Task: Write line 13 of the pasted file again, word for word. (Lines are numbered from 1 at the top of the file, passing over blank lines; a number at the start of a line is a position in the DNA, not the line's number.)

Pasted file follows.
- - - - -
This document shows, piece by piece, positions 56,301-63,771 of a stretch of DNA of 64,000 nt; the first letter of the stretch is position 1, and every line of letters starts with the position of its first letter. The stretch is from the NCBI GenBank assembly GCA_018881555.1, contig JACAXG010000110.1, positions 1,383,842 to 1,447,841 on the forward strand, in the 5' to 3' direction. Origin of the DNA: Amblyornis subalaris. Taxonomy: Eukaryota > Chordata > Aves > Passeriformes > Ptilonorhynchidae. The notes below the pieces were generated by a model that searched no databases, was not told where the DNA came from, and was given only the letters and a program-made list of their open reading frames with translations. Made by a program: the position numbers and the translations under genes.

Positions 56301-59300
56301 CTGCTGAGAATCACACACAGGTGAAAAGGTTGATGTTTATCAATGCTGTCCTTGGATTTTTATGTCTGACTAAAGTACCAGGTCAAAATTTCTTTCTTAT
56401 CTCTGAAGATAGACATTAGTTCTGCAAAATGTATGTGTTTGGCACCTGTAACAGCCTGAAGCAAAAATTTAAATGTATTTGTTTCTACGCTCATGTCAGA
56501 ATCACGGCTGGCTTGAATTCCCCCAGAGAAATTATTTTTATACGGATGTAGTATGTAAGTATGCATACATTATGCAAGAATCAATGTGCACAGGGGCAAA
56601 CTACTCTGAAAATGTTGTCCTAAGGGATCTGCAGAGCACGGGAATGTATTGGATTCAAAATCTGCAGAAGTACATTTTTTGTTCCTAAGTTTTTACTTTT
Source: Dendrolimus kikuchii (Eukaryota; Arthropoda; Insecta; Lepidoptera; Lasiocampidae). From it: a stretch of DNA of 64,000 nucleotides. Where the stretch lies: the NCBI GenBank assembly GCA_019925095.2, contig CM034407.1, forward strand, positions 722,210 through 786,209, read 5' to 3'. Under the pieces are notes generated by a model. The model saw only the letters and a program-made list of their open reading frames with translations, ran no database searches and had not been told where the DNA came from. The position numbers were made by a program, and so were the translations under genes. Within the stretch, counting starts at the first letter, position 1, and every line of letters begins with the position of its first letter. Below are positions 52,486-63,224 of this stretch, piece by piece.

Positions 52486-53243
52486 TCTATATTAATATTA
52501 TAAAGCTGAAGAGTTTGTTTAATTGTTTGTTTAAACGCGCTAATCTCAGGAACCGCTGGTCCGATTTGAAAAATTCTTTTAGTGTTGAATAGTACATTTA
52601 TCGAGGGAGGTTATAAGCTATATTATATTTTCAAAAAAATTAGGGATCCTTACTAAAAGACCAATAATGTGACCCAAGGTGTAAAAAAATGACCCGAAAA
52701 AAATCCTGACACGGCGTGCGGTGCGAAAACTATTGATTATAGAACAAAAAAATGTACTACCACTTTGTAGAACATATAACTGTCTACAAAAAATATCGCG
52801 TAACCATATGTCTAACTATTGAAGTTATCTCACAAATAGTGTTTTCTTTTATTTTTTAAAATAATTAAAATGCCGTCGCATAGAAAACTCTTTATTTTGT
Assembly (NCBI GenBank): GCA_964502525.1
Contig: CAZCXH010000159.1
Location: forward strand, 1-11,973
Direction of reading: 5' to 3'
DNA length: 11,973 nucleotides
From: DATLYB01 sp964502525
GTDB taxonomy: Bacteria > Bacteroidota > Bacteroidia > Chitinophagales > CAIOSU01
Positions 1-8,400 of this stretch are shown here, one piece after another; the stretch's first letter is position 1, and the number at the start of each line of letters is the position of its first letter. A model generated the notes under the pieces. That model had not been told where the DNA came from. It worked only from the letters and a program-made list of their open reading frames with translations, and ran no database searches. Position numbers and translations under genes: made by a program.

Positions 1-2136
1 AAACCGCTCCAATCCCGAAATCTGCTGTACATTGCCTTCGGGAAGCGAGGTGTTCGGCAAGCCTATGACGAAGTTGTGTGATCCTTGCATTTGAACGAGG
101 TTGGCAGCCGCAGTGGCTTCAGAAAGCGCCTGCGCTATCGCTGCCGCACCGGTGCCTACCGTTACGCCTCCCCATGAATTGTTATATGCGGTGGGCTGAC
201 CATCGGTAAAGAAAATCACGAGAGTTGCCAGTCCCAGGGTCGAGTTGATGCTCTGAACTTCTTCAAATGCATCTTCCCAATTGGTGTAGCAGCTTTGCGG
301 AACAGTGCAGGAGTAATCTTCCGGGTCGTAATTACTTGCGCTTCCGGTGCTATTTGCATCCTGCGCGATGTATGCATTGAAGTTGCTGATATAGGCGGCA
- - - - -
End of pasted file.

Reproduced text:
52801 TAACCATATGTCTAACTATTGAAGTTATCTCACAAATAGTGTTTTCTTTTATTTTTTAAAATAATTAAAATGCCGTCGCATAGAAAACTCTTTATTTTGT